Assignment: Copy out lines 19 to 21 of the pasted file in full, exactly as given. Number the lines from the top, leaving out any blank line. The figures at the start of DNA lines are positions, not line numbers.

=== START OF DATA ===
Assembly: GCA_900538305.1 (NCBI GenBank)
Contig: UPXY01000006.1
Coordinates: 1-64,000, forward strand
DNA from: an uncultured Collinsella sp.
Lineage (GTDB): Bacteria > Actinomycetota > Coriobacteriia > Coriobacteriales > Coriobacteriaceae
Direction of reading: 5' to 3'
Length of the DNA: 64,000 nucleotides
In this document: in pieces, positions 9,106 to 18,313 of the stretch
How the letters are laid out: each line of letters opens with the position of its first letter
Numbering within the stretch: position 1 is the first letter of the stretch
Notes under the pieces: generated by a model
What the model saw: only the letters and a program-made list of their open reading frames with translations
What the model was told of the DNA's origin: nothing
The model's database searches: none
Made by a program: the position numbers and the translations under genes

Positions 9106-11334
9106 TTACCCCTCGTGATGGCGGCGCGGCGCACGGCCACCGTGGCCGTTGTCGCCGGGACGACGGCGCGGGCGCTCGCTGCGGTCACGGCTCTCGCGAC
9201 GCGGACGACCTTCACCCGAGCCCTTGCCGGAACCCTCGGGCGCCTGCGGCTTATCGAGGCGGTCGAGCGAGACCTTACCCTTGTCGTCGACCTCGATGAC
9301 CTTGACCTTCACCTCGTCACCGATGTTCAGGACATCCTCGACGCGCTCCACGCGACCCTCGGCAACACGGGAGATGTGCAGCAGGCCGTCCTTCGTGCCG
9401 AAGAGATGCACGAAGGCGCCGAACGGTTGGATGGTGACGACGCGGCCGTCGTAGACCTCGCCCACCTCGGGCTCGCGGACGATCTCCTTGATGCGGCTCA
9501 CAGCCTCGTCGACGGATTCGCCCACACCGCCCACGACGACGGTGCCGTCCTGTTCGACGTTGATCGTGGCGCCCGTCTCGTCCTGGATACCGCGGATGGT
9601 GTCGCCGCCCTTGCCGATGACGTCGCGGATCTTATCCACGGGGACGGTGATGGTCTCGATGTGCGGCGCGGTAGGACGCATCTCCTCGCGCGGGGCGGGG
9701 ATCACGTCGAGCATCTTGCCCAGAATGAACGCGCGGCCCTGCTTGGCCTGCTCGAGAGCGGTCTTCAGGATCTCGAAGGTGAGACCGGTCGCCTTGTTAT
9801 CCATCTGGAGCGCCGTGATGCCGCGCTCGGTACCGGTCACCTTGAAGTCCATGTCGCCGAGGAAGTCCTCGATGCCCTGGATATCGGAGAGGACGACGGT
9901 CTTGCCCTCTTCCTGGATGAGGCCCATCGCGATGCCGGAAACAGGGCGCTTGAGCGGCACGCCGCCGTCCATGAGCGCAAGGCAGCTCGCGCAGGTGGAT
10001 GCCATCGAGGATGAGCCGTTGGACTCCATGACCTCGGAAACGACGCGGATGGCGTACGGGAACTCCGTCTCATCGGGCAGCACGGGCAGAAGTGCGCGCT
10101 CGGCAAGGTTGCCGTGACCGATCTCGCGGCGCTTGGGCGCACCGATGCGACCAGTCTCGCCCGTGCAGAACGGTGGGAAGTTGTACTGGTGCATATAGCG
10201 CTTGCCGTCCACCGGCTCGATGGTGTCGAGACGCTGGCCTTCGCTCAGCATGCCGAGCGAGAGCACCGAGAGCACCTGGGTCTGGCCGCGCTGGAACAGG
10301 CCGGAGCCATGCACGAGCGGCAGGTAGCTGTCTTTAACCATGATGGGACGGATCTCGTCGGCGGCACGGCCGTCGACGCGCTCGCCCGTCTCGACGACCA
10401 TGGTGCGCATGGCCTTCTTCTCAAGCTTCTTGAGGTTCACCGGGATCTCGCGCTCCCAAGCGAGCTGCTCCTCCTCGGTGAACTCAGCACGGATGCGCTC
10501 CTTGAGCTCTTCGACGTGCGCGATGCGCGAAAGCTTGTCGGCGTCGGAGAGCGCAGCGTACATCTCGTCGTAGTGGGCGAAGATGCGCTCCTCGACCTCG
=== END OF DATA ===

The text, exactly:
9301 CTTGACCTTCACCTCGTCACCGATGTTCAGGACATCCTCGACGCGCTCCACGCGACCCTCGGCAACACGGGAGATGTGCAGCAGGCCGTCCTTCGTGCCG
9401 AAGAGATGCACGAAGGCGCCGAACGGTTGGATGGTGACGACGCGGCCGTCGTAGACCTCGCCCACCTCGGGCTCGCGGACGATCTCCTTGATGCGGCTCA
9501 CAGCCTCGTCGACGGATTCGCCCACACCGCCCACGACGACGGTGCCGTCCTGTTCGACGTTGATCGTGGCGCCCGTCTCGTCCTGGATACCGCGGATGGT